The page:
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  9. You forgot that the FP/Hospitalist would prescribe mm relaxors, NSAIDs, vicodin,percocet or oxy, with no change, then refer to specialist for epidural injections $80+,xrays $350, MRI $1500. You or your insurance is then in it for $2-2500. Then when your pain came back you would be referred to pain management for a possible round of facet injections and other services...Don't forget the neuro for surgical consult just in case. Then when the issue didn't resolve due to you having either a flexion or extension intolerance that has gone untreated by all including the "Single Lazy Chiro" that you chose as a representative of the entire profession(of which requires an undergrdauate degree along with a full 3 1/2 years of post graduate studies with 3x more radiology and neuroanatomy of a GP, 2/3's pathology,0 pharmaceutical) You would then come to someone like myself and many, many, more Chiros,DO's or therapists to get relief that would last a lifetime. There is good and bad in all professions. By the way, sounds like the chiro only adjusted your low back 98940 1-2 regions and estim (flat rate $34 medicare)Not to mention the Xrays that he is required to take by medicare without any re-imbursement. Also no re-imbursement for the exam if treated on same visit by Medicare. BCBS $43 exam, $34 adjustment, either bundled estim or not paid at all due to it being unattended and not meeting the 8 minute minimum...Post what you want but ttry to be somewhat accurate.

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  10. Seems like you are erroneously devaluing what was done. I say erroneously as you speak of RVU's but apparently do not know where these figures come from. Hint: the healthcare professionals do not make these numbers up. The RVU is a complex formula determined by Doctors Work, Doctors Office Expenses, and Doctors Malpractice Expenses in any given area. Then, this number is multipled by the National Conversion Factor for a given area as determined by the CMS/Medicare (e.g. Government)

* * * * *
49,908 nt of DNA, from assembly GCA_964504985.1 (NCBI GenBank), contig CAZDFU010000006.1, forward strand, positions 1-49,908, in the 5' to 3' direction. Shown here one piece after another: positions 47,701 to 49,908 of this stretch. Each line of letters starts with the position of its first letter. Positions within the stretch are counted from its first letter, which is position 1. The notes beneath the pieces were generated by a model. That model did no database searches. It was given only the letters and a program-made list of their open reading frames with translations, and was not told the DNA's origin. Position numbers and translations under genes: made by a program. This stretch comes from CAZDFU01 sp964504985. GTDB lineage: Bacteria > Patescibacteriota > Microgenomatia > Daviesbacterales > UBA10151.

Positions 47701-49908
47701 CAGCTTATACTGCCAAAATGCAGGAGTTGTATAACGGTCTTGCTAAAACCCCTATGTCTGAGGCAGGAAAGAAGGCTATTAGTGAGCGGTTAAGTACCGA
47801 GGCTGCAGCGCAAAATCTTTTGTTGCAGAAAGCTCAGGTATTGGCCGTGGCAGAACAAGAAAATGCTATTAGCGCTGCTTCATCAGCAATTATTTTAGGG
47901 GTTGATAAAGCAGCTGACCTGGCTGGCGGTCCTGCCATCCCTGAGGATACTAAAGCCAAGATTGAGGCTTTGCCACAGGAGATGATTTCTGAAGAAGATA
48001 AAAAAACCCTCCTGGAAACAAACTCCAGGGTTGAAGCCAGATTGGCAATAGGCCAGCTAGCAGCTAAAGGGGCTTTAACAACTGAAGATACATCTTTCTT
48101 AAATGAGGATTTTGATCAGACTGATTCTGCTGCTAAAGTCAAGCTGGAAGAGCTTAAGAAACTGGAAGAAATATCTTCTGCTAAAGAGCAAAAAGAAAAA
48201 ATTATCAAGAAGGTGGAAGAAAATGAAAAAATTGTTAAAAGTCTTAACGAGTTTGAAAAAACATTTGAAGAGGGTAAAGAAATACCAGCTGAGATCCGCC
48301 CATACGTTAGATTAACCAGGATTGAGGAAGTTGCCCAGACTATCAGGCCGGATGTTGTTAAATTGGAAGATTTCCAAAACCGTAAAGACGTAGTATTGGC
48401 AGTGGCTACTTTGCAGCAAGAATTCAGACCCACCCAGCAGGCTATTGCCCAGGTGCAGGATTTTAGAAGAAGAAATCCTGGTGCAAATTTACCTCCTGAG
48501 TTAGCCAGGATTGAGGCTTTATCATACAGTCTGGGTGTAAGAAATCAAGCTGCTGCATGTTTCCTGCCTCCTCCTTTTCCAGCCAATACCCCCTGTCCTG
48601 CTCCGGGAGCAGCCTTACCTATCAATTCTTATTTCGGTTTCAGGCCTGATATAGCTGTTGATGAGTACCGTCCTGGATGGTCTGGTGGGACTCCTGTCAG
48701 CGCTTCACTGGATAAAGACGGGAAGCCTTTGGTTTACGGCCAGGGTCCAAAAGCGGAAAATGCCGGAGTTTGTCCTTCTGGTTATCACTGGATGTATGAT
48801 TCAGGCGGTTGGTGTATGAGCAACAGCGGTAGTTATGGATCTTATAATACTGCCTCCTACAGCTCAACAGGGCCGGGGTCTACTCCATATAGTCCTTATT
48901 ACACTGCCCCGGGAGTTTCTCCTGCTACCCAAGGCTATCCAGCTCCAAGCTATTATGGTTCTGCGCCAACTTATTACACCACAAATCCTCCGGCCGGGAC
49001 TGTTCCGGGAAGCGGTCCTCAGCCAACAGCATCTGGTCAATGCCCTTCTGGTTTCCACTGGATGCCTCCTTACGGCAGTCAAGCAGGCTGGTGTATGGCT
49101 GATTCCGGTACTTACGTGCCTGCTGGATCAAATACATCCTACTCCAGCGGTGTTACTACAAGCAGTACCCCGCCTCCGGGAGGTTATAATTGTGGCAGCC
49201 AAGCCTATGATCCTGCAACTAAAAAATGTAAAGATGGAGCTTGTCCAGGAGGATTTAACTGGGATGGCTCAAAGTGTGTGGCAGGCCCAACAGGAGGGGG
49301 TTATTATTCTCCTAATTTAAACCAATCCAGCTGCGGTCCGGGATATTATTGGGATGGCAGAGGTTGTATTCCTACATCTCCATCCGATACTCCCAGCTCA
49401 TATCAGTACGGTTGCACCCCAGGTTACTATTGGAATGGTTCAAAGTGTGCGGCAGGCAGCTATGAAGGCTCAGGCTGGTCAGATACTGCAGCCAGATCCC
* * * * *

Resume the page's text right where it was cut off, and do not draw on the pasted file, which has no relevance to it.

Your estimation of "10 minutes" of work is grossly misleading, if you are not even under reporting that.

    You remind me of the man who went to the mechanic with a engine problem in their car. He asked the mechanic how much to fix it. The mechanic says $500. The man agrees and observes the mechanic look and listen for 2 minutes tops, then strike some place on the motor with a hammer. The engine ran perfectly now and the mechanic asked for his money. The man explains, "But, you did not do anything but hit it with the hammer!" The mechanic replied, "Hitting it with a hammer was FREE, I am charging you for knowing WHERE to hit.."

    Moral is that there is a VALUE to the intangible KNOWLEDGE and EXPERIENCE that the educated doctor paid REAL money for.

    Additionally, the time you laid alone is not FREE time simply because you are not being constantly attended. That machine, space, and personnel to provide qualified setup and monitoring costs REAL money.

    *Other educated service professionals such as attorneys quote fees all the time without any objective justification. Look at any retainer that is typically asked. They just pick a number out of the air of their choosing. Quite different from the objective RVU system of healthcare providers.